Thousands feared dead after huge Asian quake
More than 2,000 people were feared killed and hundreds more were missing feared dead today after a huge earthquake off northern Indonesia triggered giant tidal waves and flash floods across western Asia.
The quake, one of the largest in history and measuring 8.9 on the Richter scale, struck in the Indian ocean south-west of Aceh province on Sumatra island and unleashed massive destruction throughout the region.
South Asia was the worst hit region, with at least 2,000 deaths reported by Sri Lanka and India.
The Sri Lankan Government declared a state of disaster as at least 1,000 people were killed after huge waves battered the country's eastern and southern coastlines, swamping entire villages.
Sri Lanka's President Chandrika Kumaratunga, who is in London, was expected to cut short her holiday and return home, a spokesman for her office said, adding she was also appealing for international help.
Indian Home Minister Shivraj Patil told the Press Trust of India around 1,000 people were dead in south India.
In Indonesia, government officials said at least 150 had been killed but warned they expected the death toll to rise substantially.
Popular resorts crowded with Christmas revellers in Thailand and Malaysia were also devastated by tsunamis.
At least 99 people were killed and more than 1,300 were wounded in southern Thailand, with many of the deaths occurring in the idyllic tourist islands of Phuket and Phi Phi.
A police officer in Phuket said at least six of the dead were foreigners who drowned on Karon beach on the island's west coast.
The death toll was likely to rise with several officials reporting over Thai radio and television that beachgoers and villagers had gone missing.
Police said 31 people had died in nearby Krabi on Thailand's southern mainland, at least 11 were killed on tiny Phi Phi.
In Malaysia, six people drowned and several others were missing after being swept away by a tidal wave in the north-western resort island of Penang, a popular destination with foreign tourists, police and rescue officials said.
The victims were swimming off the popular Batu Ferringhi beach when the wave hit, a police spokesman told AFP on condition of anonymity.
He said five bodies had been recovered and identified as Malaysians.
The Indian Ocean tourist paradise of the Maldives was hit by tidal waves, inundating low-lying islands, but there were no immediate reports of casualties, officials said.
Residents of the Maldivian capital, Male, contacted by telephone, said most of the capital was flooded.
Indonesian authorities said they expected the death toll to rise as villagers scoured the coast for others missing since waves measuring up to 10 metres swept along northern Aceh province.
"According to villagers whom I talked to, the waves were up to 10 meters in height," Mustofa Gelanggang, the head of Aceh's Bireuen district told AFP.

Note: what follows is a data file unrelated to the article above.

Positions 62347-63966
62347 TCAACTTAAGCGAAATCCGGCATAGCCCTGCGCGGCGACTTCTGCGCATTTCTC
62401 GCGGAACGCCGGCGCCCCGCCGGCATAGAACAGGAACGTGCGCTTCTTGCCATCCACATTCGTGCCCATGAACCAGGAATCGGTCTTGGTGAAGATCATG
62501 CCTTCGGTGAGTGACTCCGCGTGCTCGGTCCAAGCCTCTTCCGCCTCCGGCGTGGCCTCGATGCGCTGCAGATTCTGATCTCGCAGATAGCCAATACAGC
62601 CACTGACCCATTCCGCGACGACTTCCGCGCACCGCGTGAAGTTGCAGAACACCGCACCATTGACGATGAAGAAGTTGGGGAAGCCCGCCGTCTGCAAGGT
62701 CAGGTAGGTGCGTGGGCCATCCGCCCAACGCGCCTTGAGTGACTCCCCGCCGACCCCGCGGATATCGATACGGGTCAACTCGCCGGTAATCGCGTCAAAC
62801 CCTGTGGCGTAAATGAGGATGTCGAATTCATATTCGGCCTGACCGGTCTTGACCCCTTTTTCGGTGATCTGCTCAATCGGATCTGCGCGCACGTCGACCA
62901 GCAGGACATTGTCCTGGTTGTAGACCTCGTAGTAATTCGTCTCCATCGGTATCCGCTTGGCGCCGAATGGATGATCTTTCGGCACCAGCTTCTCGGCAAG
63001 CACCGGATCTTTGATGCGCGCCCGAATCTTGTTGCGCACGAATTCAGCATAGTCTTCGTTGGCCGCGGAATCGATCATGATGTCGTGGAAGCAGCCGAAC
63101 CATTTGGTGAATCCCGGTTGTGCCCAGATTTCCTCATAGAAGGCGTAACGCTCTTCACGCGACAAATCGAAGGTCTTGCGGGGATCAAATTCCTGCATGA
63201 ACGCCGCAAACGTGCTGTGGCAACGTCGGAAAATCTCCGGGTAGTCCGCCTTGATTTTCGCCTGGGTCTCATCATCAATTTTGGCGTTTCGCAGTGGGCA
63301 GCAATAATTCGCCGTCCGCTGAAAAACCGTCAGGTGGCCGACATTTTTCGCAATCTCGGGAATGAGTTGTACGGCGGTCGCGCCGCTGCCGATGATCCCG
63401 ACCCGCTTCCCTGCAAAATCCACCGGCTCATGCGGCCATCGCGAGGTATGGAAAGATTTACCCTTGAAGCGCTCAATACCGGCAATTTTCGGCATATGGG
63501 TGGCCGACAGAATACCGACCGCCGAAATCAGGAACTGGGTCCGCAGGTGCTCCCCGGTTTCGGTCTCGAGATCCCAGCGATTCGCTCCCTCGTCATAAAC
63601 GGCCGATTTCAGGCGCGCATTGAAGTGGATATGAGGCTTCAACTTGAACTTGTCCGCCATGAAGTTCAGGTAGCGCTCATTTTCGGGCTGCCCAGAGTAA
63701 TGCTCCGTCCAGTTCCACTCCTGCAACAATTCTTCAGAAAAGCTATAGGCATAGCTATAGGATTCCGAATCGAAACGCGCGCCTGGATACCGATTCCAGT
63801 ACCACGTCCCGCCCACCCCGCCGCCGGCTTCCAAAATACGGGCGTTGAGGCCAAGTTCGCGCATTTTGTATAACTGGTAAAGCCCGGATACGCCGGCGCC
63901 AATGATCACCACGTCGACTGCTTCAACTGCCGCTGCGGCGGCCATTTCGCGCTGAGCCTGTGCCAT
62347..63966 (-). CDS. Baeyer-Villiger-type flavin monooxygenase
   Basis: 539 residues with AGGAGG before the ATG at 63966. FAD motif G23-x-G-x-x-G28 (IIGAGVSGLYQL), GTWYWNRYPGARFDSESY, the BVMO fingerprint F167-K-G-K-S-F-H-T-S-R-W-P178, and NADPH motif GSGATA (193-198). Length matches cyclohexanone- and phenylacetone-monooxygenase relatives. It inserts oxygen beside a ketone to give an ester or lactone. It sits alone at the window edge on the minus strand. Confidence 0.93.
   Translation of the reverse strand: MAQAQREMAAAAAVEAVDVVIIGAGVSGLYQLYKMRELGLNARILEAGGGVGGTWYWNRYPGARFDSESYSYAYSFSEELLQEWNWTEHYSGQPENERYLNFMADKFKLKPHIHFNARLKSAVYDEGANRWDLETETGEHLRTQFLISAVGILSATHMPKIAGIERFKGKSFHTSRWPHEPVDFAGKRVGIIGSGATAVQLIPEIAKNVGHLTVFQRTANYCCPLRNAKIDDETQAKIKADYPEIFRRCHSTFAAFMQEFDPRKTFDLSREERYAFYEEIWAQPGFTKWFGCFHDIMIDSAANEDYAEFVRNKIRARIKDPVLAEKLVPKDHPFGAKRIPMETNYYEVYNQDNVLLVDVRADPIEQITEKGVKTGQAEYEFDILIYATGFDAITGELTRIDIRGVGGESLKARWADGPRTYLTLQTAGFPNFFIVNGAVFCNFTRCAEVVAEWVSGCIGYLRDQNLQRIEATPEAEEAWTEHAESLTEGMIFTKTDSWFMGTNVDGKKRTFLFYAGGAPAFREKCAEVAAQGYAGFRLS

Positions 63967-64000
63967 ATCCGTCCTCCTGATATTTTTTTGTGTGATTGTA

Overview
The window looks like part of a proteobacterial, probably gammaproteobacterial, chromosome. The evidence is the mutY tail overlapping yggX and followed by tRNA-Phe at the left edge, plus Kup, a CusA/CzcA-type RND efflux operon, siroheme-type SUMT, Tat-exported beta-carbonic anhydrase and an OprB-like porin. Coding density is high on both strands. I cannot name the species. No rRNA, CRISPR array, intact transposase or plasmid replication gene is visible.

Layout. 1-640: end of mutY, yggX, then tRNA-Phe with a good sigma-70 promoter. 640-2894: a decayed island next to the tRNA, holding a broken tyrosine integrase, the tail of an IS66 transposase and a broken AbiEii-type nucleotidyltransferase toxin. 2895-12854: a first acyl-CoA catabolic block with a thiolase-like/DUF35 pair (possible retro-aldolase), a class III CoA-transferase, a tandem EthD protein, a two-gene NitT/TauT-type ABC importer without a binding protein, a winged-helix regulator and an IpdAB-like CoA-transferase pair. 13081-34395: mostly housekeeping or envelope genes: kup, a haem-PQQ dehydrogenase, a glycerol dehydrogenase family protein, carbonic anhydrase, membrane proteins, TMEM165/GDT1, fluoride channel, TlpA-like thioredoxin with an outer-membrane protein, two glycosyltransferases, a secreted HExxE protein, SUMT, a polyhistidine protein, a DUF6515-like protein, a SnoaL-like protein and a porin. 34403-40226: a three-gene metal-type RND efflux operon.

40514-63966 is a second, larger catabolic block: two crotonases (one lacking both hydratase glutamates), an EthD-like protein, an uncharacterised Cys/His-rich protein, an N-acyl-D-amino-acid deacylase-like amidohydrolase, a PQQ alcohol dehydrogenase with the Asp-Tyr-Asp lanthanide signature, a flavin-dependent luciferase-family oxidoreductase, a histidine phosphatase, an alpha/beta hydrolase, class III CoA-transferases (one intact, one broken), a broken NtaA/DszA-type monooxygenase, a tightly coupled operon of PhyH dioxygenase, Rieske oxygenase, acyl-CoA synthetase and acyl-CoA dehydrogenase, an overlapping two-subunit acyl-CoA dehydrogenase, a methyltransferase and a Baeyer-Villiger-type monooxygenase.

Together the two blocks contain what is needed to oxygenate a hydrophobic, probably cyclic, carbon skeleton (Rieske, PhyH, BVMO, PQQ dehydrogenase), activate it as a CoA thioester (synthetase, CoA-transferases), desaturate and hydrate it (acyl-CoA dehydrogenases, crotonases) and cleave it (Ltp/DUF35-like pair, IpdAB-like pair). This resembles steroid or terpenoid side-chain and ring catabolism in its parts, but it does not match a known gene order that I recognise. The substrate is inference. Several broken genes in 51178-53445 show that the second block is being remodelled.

"The wave swept all settlements on the coast, and most houses, on stilts and made of wood, were either swept away or destroyed.
"Some areas were under between two and three meters of water for about two hours," he said.
Aceh, a region currently closed off to foreign media and aid agencies due to a long-running separatist conflict, saw unconfirmed reports of casualties, with buildings including a mosque and a hotel collapsing.
A reporter from the private ElShinta radio said that the earthquake caused substantial damage in the provincial capital Banda Aceh, including the partial collapse of Kuala Tripa hotel and several shops as well as cracks on the road.
Reports differed on the the exact location and size of the quake.
The US Geological Survey National Earthquake Information Centre initially put the tremor at 8.5 but revised it upwards to 8.9, while the Strasbourg Observatory in France said the tremor hit 8.0 and was located north of Sumatra.
Jakarta's Meteorology and Geophysics Office put the quake at 6.8 saying it was centred in the Indian Ocean some 149 kilometre south of Meulaboh, a town on the western coast of Aceh.
The tremors were felt as far away as the Thai capital Bangkok, some 1,500 kilometres north of the epicentre, where buildings swayed but no serious damage was reported.
Guests of a high-rise hotel reported chandeliers swinging, according to a manager of the city's Conrad Hotel, while the Charoen Krung Pracha Rak Hospital evacuated all 400 of its patients as a precaution.
Indonesia, an archipelago of more than 18,000 islands, lies on the Pacific ring of fire noted for its volcanic and seismic activity, and is one of the world's most earthquake-prone regions.
Lying at the collision point of three tectonic plates results in frequent earthquakes and volcanic eruptions as pressure between the massive segments of the earth's crust is released.